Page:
Posted by Joshua on Saturday, December 16th, 2006
"The Story of My Arrest and Accusation" – by Michel Kilo
This article originally appeared in Arabic on "Levant News"
Summary and Translation by Joe Pace
for "Syria Comment"
Dec. 16, 2006
The article begins with Michel Kilo, Syria's most articulate opposition member, accusing the authorities of “misleading public opinion with the delusion that there is a terrifying conspiracy, with hidden threads, and that I am plotting it and that I am its center.” Kilo was arrested in May 2006 after signing the "Beirut-Damascus Declaration" and having led the Syrian opposition's attempts for unify its ranks.
His interrogators grilled him about the Beirut-Damascus Declaration. He says that they were polite and courteous at the branch and said that “my presence in the [security branch] did not detract from my value as a political, national thinker and as an intellectual known for integrity.” True to his nationalist credentials, he says that his intentions were to better relations between Syria and Lebanon to prevent Israel and America from exploiting the rift. “I told the interrogators in the security [branch] that an essential element of the declaration which cannot be overlooked focuses on the praising of Syrian-Lebanese cooperation which led to the end of the Israeli occupation of the south, and the signatories demand that neither country become a pathway or headquarters against the other, and their insistence on unified efforts to liberate the Golan and all remaining occupied Lebanese land, and solidify the Syrian-Lebanese relationship…which would ensure their unity and make them immune from foreign penetration, destruction, or weakening.”
Kilo recounts some of the back-and-forth in the interrogation. They said that the Zionists and America supported the position outlined in Declaration since the March 14 contingent supported it. Kilo responds: Washington and Tel Aviv want to drive a rift between Syria and Lebanon whereas the Declaration calls for the opposite. They accused Kilo of siding with outside powers, noting the similarities between Resolution 1680 and the Declaration. Kilo replies that any similarities are coincidental and that his purpose is anathema to the West’s since the West fears the very unity for which Kilo calls.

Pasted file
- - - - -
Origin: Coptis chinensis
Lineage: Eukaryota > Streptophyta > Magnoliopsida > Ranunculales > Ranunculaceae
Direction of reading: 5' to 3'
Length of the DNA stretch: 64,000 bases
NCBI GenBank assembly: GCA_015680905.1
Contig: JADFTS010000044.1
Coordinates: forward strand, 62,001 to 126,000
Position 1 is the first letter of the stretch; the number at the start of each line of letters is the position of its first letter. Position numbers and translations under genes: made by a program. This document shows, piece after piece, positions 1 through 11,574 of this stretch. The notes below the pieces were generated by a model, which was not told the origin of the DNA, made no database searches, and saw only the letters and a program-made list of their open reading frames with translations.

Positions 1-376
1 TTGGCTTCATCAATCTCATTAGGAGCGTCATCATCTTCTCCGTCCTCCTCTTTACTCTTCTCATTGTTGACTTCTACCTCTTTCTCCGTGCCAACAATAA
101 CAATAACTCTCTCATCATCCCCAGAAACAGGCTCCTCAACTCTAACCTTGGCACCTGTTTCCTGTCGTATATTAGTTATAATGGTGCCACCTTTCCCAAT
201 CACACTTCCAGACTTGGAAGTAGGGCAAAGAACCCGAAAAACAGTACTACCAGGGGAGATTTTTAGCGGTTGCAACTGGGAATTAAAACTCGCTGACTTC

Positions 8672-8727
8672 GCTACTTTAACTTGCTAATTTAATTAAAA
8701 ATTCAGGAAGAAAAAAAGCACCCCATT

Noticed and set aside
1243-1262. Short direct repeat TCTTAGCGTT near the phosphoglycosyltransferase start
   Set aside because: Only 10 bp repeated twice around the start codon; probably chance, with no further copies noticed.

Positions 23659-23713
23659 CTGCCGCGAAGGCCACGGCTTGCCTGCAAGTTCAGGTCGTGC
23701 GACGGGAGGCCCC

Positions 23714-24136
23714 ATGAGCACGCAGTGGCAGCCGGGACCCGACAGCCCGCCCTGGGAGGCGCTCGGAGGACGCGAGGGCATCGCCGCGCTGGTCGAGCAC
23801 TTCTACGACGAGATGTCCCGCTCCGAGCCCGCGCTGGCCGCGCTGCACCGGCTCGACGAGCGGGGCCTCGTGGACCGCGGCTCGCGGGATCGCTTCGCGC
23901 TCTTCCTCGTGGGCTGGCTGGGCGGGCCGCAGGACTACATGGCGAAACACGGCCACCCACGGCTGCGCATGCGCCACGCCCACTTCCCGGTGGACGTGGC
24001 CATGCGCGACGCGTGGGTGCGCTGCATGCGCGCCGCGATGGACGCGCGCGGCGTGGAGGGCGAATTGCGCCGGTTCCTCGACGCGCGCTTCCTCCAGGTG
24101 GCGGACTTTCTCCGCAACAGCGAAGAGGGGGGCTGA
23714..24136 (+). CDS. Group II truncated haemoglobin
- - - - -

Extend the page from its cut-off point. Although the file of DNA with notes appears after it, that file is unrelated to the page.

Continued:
He mentions that Professor Marwan al-Luji, the public prosecutor in Damascus forced four of the signers to sign a statement saying: “Michel Kilo agreed with Khaddam regarding the declaration in exchange for his immediate release.” On June 11, 2006, an article appeared in Ath-Thawra claiming that the investigation proved that he had met with Marwan Hamaada in Cyprus and took money to sign the Declaration. Kilo sent a letter to the newspaper contesting the story, but the newspaper refused to publish it. He tried to raise a suit, but the public prosecutor refused.
The court ordered Michel’s release but the public prosecutor fabricated another case to keep him in prison and has prevented his defense team from contesting it. Despite being publicly accused of opening up channels of communications with Khaddam, the prosecutor has yet to issue that charge, or any other justifying his continued detention. Writes Kilo: “I told the judge of the second criminal court that I was being detained on one charge and being tried for another, an undeclared charge. I demanded that they charge me with contacting Khaddam or whomever…” in order to contest it. He reaffirms that the Declaration was for and by intellectuals and that it is neither allied with nor beholden to any party or political trend. “It is not a declaration of incitement, but one of reconciliation whose sole purpose is to secure the Syrian-Lebanon relationship on proper grounds and repair a basis for Arab relations anew.”
He points out the irony that they would accuse him of cooperating with Khaddam when he had written articles lambasting him when he was still Vice President and was in turn threatened with imprisonment. He recalls that he spoke out against Khaddam’s group at a Temporary Committee for the Damascus Declaration meeting and called him a “threat to the opposition because he moves the center of work and decision making outside of Syria.”
He says that the Beirut-Damascus Declaration is not the reason for his arrest. He says that the authorities are aware that he did not contact any hostile elements, that they have the recordings of the Committee meetings sessions evidencing his mistrust of Khaddam, and that he has never called for the initiation of hostilities against Syria. The reason is that “there are those who want to take revenge on me because I am a symbol of the opposition, rational and socially accepted, and because I focused my efforts on succeeding in building a vision based on shared ground.”